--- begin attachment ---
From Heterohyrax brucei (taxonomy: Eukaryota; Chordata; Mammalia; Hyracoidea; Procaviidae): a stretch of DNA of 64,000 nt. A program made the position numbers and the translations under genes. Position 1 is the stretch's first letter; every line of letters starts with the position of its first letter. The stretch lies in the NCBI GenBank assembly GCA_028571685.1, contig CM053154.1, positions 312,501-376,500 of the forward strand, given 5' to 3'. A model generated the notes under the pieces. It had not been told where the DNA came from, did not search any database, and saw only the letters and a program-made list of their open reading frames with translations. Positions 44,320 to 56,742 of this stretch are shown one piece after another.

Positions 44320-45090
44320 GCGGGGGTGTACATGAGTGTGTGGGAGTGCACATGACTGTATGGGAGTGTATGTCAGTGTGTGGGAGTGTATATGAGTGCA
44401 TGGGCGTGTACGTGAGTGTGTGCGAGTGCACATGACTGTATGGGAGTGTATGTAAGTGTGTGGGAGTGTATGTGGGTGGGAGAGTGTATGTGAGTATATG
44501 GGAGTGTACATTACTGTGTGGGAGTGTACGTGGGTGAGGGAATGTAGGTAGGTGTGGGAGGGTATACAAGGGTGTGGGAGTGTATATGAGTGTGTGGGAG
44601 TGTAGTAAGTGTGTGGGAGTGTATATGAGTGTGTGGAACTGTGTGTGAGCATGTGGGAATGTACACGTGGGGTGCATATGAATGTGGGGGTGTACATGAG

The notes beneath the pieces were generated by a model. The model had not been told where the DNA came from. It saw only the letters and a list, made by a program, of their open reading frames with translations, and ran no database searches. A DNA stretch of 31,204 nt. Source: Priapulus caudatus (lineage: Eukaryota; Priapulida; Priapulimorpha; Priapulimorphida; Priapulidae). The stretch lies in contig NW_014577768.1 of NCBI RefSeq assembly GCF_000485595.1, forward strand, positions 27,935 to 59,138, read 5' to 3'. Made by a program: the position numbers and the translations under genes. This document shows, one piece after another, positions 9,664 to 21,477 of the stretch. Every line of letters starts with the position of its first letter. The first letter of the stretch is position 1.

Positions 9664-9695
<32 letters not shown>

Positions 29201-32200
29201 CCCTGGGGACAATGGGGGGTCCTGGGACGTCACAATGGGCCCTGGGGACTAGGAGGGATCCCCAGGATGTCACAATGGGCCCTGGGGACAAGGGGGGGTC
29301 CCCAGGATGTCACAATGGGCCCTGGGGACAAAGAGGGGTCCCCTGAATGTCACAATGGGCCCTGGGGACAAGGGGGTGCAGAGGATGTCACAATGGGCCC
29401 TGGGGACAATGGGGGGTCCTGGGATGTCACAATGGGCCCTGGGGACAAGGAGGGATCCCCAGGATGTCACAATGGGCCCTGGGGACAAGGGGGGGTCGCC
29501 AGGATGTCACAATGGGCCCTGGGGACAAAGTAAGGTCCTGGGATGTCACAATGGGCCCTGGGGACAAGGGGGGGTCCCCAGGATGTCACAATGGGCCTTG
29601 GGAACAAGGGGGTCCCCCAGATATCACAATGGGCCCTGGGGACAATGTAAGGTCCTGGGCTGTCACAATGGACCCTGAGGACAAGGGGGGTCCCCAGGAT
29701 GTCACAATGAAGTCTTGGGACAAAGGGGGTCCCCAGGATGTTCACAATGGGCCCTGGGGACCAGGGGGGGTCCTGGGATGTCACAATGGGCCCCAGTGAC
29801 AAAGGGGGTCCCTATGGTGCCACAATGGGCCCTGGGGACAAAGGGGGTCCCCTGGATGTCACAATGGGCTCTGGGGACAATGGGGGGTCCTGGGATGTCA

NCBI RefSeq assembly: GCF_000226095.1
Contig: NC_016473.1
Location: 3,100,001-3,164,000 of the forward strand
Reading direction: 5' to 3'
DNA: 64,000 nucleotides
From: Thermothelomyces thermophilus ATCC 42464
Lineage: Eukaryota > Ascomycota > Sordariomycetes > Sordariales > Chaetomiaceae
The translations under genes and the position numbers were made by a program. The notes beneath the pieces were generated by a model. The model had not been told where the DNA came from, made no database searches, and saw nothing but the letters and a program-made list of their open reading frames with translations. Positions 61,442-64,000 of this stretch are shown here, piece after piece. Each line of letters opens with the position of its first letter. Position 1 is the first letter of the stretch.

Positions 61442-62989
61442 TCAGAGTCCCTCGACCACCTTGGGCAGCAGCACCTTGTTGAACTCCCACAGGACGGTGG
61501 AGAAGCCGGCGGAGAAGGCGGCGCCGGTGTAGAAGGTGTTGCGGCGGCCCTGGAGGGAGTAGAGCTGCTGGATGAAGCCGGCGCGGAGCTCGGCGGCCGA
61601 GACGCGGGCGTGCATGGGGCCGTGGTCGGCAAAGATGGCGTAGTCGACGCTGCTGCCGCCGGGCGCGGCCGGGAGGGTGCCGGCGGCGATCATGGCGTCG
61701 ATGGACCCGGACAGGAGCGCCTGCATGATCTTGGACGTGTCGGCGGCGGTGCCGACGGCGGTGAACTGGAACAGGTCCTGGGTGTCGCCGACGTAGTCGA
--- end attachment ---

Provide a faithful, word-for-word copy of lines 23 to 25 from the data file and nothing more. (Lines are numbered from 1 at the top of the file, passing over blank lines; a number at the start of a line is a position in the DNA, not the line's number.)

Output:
From: Thermothelomyces thermophilus ATCC 42464
Lineage: Eukaryota > Ascomycota > Sordariomycetes > Sordariales > Chaetomiaceae
The translations under genes and the position numbers were made by a program. The notes beneath the pieces were generated by a model. The model had not been told where the DNA came from, made no database searches, and saw nothing but the letters and a program-made list of their open reading frames with translations. Positions 61,442-64,000 of this stretch are shown here, piece after piece. Each line of letters opens with the position of its first letter. Position 1 is the first letter of the stretch.